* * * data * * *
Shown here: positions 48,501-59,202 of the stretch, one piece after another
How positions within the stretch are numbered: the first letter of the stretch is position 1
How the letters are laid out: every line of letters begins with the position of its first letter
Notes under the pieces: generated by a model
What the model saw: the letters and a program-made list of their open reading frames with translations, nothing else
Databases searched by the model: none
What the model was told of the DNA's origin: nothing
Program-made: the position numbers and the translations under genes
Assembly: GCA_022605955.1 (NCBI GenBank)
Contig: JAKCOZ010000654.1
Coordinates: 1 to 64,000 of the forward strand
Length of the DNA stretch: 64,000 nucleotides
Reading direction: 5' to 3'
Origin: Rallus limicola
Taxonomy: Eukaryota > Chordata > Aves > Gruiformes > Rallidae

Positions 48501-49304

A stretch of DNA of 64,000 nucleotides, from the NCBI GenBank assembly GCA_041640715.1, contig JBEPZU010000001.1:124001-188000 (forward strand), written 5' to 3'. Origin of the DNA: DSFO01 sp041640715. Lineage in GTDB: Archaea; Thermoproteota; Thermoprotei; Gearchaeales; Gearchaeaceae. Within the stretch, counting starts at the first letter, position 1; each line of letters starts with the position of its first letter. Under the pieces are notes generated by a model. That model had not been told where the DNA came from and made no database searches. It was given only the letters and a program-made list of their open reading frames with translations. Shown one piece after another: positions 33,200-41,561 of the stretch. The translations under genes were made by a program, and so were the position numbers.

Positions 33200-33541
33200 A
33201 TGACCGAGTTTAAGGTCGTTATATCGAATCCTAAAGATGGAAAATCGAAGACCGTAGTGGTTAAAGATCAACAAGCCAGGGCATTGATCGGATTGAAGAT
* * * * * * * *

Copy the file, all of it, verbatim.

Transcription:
Shown here: positions 48,501-59,202 of the stretch, one piece after another
How positions within the stretch are numbered: the first letter of the stretch is position 1
How the letters are laid out: every line of letters begins with the position of its first letter
Notes under the pieces: generated by a model
What the model saw: the letters and a program-made list of their open reading frames with translations, nothing else
Databases searched by the model: none
What the model was told of the DNA's origin: nothing
Program-made: the position numbers and the translations under genes
Assembly: GCA_022605955.1 (NCBI GenBank)
Contig: JAKCOZ010000654.1
Coordinates: 1 to 64,000 of the forward strand
Length of the DNA stretch: 64,000 nucleotides
Reading direction: 5' to 3'
Origin: Rallus limicola
Taxonomy: Eukaryota > Chordata > Aves > Gruiformes > Rallidae

Positions 48501-49304

A stretch of DNA of 64,000 nucleotides, from the NCBI GenBank assembly GCA_041640715.1, contig JBEPZU010000001.1:124001-188000 (forward strand), written 5' to 3'. Origin of the DNA: DSFO01 sp041640715. Lineage in GTDB: Archaea; Thermoproteota; Thermoprotei; Gearchaeales; Gearchaeaceae. Within the stretch, counting starts at the first letter, position 1; each line of letters starts with the position of its first letter. Under the pieces are notes generated by a model. That model had not been told where the DNA came from and made no database searches. It was given only the letters and a program-made list of their open reading frames with translations. Shown one piece after another: positions 33,200-41,561 of the stretch. The translations under genes were made by a program, and so were the position numbers.

Positions 33200-33541
33200 A
33201 TGACCGAGTTTAAGGTCGTTATATCGAATCCTAAAGATGGAAAATCGAAGACCGTAGTGGTTAAAGATCAACAAGCCAGGGCATTGATCGGATTGAAGAT